By ETR | October 7, 2014
We like this study from Harvard researchers looking at child and adolescent BMI scores (body mass index) and their correlation with walkability in the children’s neighborhoods. Researchers looked at BMI scores from medical records for almost 50,000 children ages 4 to 18. Then they used 8 variables to score the walkability of the children’s neighborhoods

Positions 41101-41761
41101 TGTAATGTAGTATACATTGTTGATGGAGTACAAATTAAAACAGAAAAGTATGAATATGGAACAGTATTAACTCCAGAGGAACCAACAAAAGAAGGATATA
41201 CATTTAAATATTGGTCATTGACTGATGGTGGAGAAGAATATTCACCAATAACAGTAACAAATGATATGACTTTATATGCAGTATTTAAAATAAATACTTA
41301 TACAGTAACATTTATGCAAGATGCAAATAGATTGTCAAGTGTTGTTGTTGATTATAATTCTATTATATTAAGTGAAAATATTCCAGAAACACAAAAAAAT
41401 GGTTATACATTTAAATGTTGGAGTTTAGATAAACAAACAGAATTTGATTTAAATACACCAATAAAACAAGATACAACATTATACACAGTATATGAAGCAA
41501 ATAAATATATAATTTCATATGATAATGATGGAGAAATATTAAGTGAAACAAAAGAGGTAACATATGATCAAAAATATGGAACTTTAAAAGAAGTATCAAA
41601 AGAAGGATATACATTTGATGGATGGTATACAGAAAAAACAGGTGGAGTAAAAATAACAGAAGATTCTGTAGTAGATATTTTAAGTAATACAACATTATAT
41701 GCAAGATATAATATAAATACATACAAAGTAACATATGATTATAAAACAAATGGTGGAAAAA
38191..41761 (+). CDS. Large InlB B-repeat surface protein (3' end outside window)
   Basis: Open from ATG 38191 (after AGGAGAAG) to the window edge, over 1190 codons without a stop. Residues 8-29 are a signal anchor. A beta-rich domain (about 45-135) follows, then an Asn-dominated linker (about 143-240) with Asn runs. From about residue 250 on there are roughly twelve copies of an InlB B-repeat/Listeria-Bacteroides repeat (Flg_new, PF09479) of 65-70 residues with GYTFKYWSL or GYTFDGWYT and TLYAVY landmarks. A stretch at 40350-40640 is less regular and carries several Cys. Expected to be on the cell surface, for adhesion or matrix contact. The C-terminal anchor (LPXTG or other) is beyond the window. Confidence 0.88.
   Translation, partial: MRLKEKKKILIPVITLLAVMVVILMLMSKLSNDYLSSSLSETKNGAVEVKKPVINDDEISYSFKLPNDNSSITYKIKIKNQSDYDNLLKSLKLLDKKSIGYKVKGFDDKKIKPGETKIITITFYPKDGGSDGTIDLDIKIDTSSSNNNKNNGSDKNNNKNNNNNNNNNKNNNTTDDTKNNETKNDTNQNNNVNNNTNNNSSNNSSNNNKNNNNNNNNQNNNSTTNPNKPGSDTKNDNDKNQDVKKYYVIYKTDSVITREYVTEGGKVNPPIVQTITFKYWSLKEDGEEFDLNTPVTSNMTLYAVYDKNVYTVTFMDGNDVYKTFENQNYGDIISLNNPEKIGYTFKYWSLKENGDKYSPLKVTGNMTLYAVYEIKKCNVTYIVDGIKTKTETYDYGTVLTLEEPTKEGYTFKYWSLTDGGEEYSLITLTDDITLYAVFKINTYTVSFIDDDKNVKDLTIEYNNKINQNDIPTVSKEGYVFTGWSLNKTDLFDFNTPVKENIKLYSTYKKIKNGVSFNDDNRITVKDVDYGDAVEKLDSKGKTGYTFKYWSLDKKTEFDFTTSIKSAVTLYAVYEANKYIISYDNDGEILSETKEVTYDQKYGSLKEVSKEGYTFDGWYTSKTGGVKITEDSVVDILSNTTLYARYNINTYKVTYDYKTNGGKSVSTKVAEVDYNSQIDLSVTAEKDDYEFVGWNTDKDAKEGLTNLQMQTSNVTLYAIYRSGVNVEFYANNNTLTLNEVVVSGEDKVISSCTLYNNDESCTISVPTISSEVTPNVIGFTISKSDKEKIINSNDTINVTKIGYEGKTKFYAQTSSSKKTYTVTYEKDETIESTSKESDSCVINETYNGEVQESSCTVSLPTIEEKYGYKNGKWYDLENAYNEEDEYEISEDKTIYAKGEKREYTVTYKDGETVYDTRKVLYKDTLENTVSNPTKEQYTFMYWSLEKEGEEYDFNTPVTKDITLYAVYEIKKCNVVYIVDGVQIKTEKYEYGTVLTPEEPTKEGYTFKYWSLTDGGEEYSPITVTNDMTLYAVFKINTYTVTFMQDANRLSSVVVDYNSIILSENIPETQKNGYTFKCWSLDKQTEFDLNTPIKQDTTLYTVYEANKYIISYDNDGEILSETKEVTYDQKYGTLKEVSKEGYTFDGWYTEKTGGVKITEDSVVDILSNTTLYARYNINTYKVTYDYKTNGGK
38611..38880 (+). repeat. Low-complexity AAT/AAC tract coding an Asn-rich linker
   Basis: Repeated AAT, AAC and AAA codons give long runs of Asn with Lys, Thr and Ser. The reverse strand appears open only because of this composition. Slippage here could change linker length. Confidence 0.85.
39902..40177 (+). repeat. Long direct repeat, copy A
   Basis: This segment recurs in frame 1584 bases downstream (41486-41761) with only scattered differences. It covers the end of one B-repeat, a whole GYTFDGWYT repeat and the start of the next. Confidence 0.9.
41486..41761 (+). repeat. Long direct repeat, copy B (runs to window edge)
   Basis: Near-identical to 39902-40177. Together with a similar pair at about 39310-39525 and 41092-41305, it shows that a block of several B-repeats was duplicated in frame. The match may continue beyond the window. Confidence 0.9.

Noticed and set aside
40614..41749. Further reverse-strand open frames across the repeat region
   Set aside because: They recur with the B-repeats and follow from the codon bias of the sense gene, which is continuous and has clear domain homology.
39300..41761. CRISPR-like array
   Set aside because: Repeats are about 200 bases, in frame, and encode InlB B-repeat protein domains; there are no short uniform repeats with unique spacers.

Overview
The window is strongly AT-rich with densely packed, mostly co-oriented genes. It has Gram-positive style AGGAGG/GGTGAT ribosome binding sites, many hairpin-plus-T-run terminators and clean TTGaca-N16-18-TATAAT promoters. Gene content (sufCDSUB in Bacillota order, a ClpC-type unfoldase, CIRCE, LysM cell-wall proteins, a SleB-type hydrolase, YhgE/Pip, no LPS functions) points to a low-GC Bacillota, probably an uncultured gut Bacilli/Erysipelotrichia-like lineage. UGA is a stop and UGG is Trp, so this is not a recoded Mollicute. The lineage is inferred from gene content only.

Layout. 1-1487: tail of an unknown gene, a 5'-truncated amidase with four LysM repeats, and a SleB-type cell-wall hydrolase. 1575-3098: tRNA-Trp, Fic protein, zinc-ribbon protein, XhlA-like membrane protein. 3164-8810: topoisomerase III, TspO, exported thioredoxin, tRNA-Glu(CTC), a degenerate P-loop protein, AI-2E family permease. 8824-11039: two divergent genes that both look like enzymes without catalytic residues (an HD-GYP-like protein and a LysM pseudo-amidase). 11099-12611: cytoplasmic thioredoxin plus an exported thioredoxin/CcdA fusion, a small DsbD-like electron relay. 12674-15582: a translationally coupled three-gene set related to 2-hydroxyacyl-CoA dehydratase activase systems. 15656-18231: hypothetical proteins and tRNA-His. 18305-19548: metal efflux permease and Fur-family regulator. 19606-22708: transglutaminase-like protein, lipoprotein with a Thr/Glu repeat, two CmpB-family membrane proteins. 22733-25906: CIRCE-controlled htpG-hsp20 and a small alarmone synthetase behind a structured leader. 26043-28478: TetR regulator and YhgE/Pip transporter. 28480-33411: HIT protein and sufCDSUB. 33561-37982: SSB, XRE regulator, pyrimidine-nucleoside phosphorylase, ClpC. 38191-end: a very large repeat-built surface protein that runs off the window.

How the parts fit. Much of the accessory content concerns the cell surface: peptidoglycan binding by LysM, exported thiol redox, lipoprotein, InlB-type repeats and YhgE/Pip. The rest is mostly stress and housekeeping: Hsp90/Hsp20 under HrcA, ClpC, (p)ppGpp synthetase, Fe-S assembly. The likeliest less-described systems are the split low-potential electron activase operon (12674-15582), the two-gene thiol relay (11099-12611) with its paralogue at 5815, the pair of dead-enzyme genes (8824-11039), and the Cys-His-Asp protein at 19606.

The researchers found that children living in closest proximity to recreational open spaces had lower BMIs than those living furthest away. They also found that children living in neighborhoods with more traffic, fewer sidewalks, more crowded intersections and fewer residences were more likely to have higher BMIs, and to have an increase in BMI over time.
The authors suggest that building new environments that encourage walking, and modifying those that don’t, may have an impact on childhood obesity.